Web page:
In a June 12 presentation at the William Blair Growth Stock Conference in Chicago, Mac Naughton said the Bentonville, Ark.-based company sees “a real opportunity” in taking regional food brands and building modulars within Wal-Mart stores. Modulars are displays organized in a self-contained section.
“This is really the year of localization,” he said. “My goal (in food) is to have actually store-specific modulars across the key categories, and we’re making great progress there. In consumables, we really take a cluster approach. If you think about food, it’s very local, very neighborhood based, and very regional.
Using ice cream as an example, Mac Naughton said Wal-Mart looked at Nielsen Co. data and found 110 regional brands of ice cream that the company didn’t sell before.
“This is really resonating with our customer, and making it come to life for us at stores,” he said. “So we’ll have over 3,500 store specific modulars. So not only do we get the regional needs, but we also get the holding capacity on the fastest selling items, so you make sure that you have an in-stock as well as the right products for our customer.”
Mac Naughton also iterated Wal-Mart’s commitment to delivering “fresh” products.
“If you talk to customers, there are two areas that they think about food — they want great meat and they want great produce,” he said. “Absent to that, you’re likely to miss some of the rest of the food shop. So we made a great commitment here, and what you can see is they think about it really from farm to fork, if you will.”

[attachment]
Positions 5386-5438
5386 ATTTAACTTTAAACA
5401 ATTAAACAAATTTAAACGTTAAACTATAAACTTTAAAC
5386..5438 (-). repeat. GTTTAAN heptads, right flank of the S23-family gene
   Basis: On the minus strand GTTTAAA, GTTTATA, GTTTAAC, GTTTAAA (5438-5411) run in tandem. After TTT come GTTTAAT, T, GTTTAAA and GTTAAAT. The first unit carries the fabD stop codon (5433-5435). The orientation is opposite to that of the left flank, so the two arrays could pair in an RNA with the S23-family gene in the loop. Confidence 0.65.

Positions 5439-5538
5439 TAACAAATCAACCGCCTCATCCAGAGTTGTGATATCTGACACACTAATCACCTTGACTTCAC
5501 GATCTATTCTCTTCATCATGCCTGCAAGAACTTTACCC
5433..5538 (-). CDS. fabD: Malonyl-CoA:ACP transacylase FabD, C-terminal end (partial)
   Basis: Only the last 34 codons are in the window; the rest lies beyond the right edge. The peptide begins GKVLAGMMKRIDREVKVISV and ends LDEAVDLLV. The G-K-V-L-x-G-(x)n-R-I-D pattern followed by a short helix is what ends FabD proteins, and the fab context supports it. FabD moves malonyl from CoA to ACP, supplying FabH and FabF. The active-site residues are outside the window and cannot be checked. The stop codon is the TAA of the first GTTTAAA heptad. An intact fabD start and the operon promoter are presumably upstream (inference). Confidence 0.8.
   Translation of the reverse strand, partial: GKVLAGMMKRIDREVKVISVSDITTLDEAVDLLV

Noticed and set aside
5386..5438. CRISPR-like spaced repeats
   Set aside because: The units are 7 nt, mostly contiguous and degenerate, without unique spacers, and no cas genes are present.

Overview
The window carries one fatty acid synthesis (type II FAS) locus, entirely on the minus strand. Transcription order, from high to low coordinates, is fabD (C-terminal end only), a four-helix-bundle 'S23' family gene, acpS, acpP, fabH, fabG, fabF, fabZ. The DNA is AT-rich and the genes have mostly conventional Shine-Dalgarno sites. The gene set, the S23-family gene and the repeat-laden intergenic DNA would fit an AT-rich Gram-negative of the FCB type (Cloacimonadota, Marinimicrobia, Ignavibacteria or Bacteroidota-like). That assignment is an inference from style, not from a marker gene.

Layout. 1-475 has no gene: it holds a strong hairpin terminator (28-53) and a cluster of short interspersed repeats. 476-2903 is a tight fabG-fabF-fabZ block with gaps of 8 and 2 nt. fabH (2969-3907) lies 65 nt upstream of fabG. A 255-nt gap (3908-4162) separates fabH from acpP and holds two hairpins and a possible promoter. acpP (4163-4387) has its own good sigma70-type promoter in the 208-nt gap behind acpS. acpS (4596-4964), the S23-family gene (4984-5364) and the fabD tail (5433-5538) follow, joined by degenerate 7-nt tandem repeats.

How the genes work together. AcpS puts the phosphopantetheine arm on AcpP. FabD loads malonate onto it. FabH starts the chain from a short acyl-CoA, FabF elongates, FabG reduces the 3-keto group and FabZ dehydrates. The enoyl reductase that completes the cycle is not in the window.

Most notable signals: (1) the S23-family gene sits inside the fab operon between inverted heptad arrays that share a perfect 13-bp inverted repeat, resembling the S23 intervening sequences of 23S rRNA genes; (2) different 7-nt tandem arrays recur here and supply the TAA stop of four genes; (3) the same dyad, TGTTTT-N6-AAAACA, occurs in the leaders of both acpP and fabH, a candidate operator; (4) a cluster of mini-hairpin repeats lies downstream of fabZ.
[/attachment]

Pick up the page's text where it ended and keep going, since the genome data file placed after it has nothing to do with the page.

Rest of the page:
To follow through on its commitment to deliver fresh products, Wal-Mart is working with local growers, Mac Naughton said.
“We’ve placed our buyers and our sourcing agents in the field so they can work closely with our local farmers, and we’re also buying directly from them,” he said. “We’re consolidating it from a supply chain so we can add more freshness and more deliveries to our store, so we give more time in the customer’s refrigerator for better value and better freshness and better quality.”
He said Wal-Mart has spent a significant amount of time training store associates to understand what good produce looks like and what customers should expect when they see it. Additionally, the company is conducting weekly audits with a third-party audit firm that looks at every store, every week, across the fruit and vegetable category.
“If they pass, they pass, if not, they fail, and they get a scorecard, and our operators get store by store specifics,” he said. “So we’re making a difference for our customer.”